Assessing Patient-Centred Care Through Direct Observation of Clinical Encounters

Ironically the most private and sensitive part of medical care is also one of the most accessible to measurement – yes doctor-patient psychological interaction (communication is too shallow a word) can be observed directly and does not suffer from poor signal to noise ratios since it differs so much between doctors and across contexts. It can be calibrated on a continuous or ordinal scale, and thus tends to be measured with high precision. The CLAHRC WM Director does not know how reliable it is, but it is undoubtedly hugely important. Stojan and colleagues [1] write a very nice paper about this subject and remind us of the chilling finding that doctors tend to adopt a different style for different ethnic groups. It is important that we have this mirror in place. There is no asymptote to improved interaction with patients, and we should feel good about ourselves because we have faced up to our imperfections and are trying to improve, rather than bad because we are not perfect in this – by far the most difficult – aspect of professional practice.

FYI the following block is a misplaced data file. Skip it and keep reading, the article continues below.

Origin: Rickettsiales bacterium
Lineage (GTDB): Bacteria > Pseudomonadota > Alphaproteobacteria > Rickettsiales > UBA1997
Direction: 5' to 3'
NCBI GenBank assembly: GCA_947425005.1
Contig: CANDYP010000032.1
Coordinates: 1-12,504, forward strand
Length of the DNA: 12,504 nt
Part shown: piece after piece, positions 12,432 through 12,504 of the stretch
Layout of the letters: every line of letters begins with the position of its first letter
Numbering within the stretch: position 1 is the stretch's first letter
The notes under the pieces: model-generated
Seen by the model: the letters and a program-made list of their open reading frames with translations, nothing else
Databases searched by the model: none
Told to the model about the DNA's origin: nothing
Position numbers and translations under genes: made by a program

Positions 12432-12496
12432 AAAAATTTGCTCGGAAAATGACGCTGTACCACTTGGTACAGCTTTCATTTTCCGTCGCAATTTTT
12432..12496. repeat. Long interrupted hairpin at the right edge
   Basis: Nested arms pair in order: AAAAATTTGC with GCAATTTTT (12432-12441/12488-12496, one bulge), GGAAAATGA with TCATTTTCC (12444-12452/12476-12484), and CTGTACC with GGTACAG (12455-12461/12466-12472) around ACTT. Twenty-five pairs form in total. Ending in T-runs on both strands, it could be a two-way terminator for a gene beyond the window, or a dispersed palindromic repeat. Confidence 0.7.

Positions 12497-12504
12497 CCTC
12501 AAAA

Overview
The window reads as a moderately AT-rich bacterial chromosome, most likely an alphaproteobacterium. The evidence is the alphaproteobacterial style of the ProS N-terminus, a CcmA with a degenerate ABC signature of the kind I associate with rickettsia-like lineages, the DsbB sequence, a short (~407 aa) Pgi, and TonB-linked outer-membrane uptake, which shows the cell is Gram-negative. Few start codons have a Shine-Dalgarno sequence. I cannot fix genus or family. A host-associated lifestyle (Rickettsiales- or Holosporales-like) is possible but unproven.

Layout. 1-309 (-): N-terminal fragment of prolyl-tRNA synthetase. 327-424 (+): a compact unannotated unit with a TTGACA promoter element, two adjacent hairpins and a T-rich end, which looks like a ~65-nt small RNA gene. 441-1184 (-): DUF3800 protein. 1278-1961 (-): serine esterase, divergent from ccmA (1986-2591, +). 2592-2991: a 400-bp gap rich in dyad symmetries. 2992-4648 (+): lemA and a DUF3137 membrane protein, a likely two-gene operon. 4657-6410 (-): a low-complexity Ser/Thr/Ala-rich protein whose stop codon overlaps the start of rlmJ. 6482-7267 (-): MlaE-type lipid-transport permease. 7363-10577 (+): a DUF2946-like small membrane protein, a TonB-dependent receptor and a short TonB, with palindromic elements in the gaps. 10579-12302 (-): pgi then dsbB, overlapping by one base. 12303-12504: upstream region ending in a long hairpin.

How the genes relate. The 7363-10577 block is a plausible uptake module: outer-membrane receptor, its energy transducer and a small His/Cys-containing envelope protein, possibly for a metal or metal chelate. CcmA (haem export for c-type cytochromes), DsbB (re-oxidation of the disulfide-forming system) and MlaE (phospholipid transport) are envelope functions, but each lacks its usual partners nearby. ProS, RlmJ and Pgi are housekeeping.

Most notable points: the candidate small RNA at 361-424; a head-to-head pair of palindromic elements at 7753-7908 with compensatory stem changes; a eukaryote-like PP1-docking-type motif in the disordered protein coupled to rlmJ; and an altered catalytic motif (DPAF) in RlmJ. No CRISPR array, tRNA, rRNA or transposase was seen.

— Richard Lilford, CLAHRC WM Director

Reference:

  1. Stojan JN, Clay MA, Lypson ML. Assessing patient-centred care through direct observation of clinical encounters. BMJ Qual Saf. 2016; 25: 135-7.
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